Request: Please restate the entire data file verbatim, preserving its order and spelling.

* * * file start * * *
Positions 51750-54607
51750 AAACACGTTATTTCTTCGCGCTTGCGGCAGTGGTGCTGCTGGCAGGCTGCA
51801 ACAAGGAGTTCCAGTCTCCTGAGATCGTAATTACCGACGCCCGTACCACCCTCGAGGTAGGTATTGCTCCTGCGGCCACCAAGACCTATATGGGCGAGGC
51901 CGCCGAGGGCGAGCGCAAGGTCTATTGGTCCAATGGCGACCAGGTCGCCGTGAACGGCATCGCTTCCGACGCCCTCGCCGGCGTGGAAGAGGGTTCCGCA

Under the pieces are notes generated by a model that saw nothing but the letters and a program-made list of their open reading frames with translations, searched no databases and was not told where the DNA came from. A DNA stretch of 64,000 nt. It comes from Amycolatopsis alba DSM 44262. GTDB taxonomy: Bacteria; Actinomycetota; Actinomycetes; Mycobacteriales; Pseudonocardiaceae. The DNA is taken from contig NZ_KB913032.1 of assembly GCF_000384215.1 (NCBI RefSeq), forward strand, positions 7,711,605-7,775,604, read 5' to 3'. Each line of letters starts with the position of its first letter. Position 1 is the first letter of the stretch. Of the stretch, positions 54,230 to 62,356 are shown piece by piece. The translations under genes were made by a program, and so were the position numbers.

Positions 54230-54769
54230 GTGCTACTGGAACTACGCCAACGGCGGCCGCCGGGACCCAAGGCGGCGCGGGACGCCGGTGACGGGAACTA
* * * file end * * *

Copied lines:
Positions 51750-54607
51750 AAACACGTTATTTCTTCGCGCTTGCGGCAGTGGTGCTGCTGGCAGGCTGCA
51801 ACAAGGAGTTCCAGTCTCCTGAGATCGTAATTACCGACGCCCGTACCACCCTCGAGGTAGGTATTGCTCCTGCGGCCACCAAGACCTATATGGGCGAGGC
51901 CGCCGAGGGCGAGCGCAAGGTCTATTGGTCCAATGGCGACCAGGTCGCCGTGAACGGCATCGCTTCCGACGCCCTCGCCGGCGTGGAAGAGGGTTCCGCA

Under the pieces are notes generated by a model that saw nothing but the letters and a program-made list of their open reading frames with translations, searched no databases and was not told where the DNA came from. A DNA stretch of 64,000 nt. It comes from Amycolatopsis alba DSM 44262. GTDB taxonomy: Bacteria; Actinomycetota; Actinomycetes; Mycobacteriales; Pseudonocardiaceae. The DNA is taken from contig NZ_KB913032.1 of assembly GCF_000384215.1 (NCBI RefSeq), forward strand, positions 7,711,605-7,775,604, read 5' to 3'. Each line of letters starts with the position of its first letter. Position 1 is the first letter of the stretch. Of the stretch, positions 54,230 to 62,356 are shown piece by piece. The translations under genes were made by a program, and so were the position numbers.

Positions 54230-54769
54230 GTGCTACTGGAACTACGCCAACGGCGGCCGCCGGGACCCAAGGCGGCGCGGGACGCCGGTGACGGGAACTA